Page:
Mark Schmitt

Mark Schmitt is director of the program on political reform at the New America Foundation and former executive editor of The American Prospect

 

 

Recent Articles

INVESTIGATE, OR GOVERN?

INVESTIGATE, OR GOVERN? If you remember back to the days immediately before and after the Democratic victory in November, the sensible, thoughtful , responsible position was to stroke one's chin and insist that Democrats had a choice: "They can investigate, or they can govern." Of course this was a false choice all along. To do two things at once is why they have committees. Al Gore may not have invented the internet, but senators practically invented multitasking. And you can't govern effectively if you don't understand what your government has been doing for the last six years, so investigations have purposes other than accountability. Still, even some liberals were right to have trepidations about an over-emphasis on the subpoena power. Investigations can backfire: Whistleblower witnesses can sometimes seem like unappealing cranks, even when they're right. Hostile witnesses can turn themselves into improbable martyrs, like Ollie North . And, let's face it, the occasional lapses...

Freakopolitics

If you start to read the policy proposals of the Democratic presidential candidates and the mainstream Democratic think tanks, you will quickly get the impression that, while Democrats see lots of problems, there's always just one solution: a tax credit. John Edwards proposes an "American Dream Tax Credit" -- up to $1,000 a year for five years to help buy a first home. Barack Obama has a new tax credit to promote fatherhood. Outside of the candidates, competition for the tax-credit championship is fierce: The leaders are Senator Chuck Schumer's four-part "Middle-Class Opportunity Act," which has new child-tax credits, a new tax credit for college tuition, and a new credit for families caring for older parents; and the Hillary Clinton–linked group, Third Way, which offers some of the same, plus a new-baby tax credit. Everyone wants tax credits to encourage savings and energy conservation. It's easy to see why tax credits are appealing. The Earned Income Tax Credit (EITC), for example,...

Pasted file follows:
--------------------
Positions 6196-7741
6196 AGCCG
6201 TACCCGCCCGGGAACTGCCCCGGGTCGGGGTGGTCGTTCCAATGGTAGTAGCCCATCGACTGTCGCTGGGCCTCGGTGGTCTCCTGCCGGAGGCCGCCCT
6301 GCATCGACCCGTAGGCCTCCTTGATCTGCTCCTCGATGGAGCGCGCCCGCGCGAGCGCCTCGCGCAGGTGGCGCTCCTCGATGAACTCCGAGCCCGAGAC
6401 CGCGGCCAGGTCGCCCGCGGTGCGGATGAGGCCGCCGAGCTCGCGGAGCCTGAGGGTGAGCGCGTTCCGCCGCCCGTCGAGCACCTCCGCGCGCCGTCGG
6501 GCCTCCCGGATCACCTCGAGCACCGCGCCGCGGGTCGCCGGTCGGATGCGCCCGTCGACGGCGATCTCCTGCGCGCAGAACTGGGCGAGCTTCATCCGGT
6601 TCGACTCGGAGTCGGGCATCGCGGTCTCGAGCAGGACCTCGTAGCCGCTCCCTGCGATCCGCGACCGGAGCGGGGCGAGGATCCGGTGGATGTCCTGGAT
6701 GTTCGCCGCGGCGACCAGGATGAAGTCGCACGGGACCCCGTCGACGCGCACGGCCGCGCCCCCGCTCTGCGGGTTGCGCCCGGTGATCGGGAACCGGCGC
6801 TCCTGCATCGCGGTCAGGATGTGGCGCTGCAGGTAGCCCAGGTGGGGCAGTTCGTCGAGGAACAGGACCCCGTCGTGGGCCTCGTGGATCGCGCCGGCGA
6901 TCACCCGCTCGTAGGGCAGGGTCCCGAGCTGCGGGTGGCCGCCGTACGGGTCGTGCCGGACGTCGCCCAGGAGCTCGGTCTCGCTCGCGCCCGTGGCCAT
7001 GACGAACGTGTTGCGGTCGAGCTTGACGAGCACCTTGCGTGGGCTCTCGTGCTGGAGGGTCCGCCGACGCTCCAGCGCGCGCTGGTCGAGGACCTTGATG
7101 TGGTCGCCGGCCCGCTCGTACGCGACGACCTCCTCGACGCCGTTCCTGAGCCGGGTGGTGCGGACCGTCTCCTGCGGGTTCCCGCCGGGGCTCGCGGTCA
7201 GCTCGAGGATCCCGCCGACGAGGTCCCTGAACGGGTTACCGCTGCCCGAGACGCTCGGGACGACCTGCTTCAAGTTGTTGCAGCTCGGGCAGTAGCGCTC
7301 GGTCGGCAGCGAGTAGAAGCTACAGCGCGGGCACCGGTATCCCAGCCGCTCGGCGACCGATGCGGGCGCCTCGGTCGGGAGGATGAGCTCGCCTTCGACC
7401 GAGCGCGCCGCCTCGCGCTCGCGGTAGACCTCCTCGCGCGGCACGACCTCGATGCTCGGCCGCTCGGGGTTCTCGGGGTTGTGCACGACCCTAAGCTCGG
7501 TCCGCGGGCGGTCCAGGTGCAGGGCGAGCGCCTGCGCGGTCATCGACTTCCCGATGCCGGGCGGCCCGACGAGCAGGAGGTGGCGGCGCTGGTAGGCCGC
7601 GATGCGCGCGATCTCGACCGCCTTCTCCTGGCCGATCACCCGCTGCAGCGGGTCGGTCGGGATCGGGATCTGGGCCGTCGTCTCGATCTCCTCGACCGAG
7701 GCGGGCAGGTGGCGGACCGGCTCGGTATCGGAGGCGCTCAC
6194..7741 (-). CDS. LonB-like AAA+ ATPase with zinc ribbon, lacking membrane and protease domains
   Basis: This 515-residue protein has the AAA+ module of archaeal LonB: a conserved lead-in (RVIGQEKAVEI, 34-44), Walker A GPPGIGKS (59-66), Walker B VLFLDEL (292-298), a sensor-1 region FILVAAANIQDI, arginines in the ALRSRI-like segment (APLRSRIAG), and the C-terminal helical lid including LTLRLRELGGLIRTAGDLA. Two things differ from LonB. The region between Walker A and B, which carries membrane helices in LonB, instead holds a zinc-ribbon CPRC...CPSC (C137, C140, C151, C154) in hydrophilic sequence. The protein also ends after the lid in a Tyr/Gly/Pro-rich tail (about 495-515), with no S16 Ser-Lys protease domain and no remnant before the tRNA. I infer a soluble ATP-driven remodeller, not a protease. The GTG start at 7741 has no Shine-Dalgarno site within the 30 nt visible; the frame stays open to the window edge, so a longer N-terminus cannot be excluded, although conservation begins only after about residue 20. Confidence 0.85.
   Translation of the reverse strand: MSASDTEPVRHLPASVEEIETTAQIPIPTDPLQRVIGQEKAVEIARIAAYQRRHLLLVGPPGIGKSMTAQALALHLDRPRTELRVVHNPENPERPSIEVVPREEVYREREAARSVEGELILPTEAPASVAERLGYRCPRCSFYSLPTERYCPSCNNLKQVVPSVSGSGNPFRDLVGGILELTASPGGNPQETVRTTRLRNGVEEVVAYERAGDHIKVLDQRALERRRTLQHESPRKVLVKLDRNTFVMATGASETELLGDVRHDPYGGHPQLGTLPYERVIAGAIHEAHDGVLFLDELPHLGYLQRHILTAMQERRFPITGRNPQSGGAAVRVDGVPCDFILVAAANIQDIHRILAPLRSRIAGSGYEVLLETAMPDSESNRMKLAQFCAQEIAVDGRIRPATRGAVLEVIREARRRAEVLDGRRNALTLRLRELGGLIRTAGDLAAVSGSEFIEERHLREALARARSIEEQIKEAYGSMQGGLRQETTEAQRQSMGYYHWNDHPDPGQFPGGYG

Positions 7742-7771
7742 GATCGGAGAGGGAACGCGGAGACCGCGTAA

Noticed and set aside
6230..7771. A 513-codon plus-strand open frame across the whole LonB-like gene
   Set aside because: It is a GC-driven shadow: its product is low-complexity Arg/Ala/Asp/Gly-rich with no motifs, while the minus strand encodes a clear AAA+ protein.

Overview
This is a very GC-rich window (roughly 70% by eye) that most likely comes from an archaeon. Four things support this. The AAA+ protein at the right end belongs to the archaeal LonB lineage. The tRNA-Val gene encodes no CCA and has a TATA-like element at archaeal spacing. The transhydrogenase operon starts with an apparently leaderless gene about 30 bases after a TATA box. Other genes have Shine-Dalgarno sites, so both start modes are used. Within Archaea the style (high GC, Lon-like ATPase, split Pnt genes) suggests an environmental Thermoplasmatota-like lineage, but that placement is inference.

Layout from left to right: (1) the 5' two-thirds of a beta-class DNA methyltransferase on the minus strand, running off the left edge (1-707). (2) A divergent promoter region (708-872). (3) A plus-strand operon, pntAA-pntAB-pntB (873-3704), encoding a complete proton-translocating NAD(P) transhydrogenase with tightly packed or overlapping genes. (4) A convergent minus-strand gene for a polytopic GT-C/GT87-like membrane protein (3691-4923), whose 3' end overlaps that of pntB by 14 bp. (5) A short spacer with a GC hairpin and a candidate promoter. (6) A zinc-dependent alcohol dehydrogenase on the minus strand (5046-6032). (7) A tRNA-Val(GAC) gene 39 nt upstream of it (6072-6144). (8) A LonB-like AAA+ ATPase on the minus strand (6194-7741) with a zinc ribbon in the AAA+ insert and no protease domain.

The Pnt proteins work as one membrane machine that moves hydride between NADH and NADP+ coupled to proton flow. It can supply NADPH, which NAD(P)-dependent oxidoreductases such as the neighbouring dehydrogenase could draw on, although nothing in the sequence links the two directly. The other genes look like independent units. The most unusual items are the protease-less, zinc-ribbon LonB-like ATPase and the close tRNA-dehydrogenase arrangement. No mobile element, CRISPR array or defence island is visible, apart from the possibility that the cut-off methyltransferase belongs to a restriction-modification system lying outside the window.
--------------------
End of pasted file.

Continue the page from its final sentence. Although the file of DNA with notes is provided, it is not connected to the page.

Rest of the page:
THOSE AREN'T RETIREES -- THEY'RE LOBBYISTS.

THOSE AREN'T RETIREES -- THEY'RE LOBBYISTS. I couldn't hope to match Ezra 's skewering of the Bipartisan Policy Center , a new think tank whose $7 million in funding achieved its obvious goal, which was to produce a single glowing David Broder column. But I will note two things: 1. What portion of the $7 million was spent to hire the graphic designer who came up with the very elegant logo made up of two half-arcs, one red and one blue, aligned roughly like the dome of the Capitol? Visually -- gorgeous. But the red half-arc and the blue half-arc don't meet. There is a gap between them. If the point is bipartisanship, and that's your only point, shouldn't the red part and the blue part actually touch ? 2. More importantly, the whole premise of Broder's column and the organization is that people like these former partisan leaders ( Howard Baker, Bob Dole, George Mitchell and Tom Daschle ) never talk to each other or collaborate. But they most certainly do. Where? In the lobbying firms...

DOGS AND CATS LIVING TOGETHER! MICHAEL BARONE MAKING SENSE!

DOGS AND CATS LIVING TOGETHER! MICHAEL BARONE MAKING SENSE! Relax, all is right with the world. In a previous post , I contrasted Michael Barone 's acknowledgment that a U.S. senator intimidating a federal prosecutor is deeply corrupt with his hilarious reinterpretation of Watergate, which I'll quote again because I love it like a favorite poem: " Richard Nixon ... unwittingly colluded in the successful attempt to besmirch his administration." Fortunately, it turns out the end times aren't near. Michael Barone didn't get bonked on the head again and suddenly turn back into a person with a normal moral compass. It turns out his web site was hacked . He's as reliably crazy as ever. UPDATE: [ editors' note ] "Hacked" doesn't seem to be right, either -- see comments . Just a screw-up at the U.S. News site. --Mark Schmitt

WAY WORSE THAN...

WAY WORSE THAN WATERGATE. A few years ago, Michael Barone wrote a column about how conservative presidents are always under attack by us ultra-powerful liberals who refuse to accept their legitimacy. It included a dazzlingly audacious one-line historical reinterpretation of Watergate: " Richard Nixon ...unwittingly colluded in the successful attempt to besmirch his administration." Compare that with what Barone wrote today : The emerging scandal surrounding the dismissals of eight former U.S. attorneys should signify to American voters the depth, breadth, and permeation of corruption in the Bush administration. When a U.S. senator (to wit, Pete Domenici, a New Mexico Republican) feels free to call a prosecutor at home and hang up on him for resisting political pressure in the course of executing his prosecutorial duties, the line between politics and law enforcement has been so thoroughly violated that it no longer exists. Domenici would not have made that call had either a Democrat...

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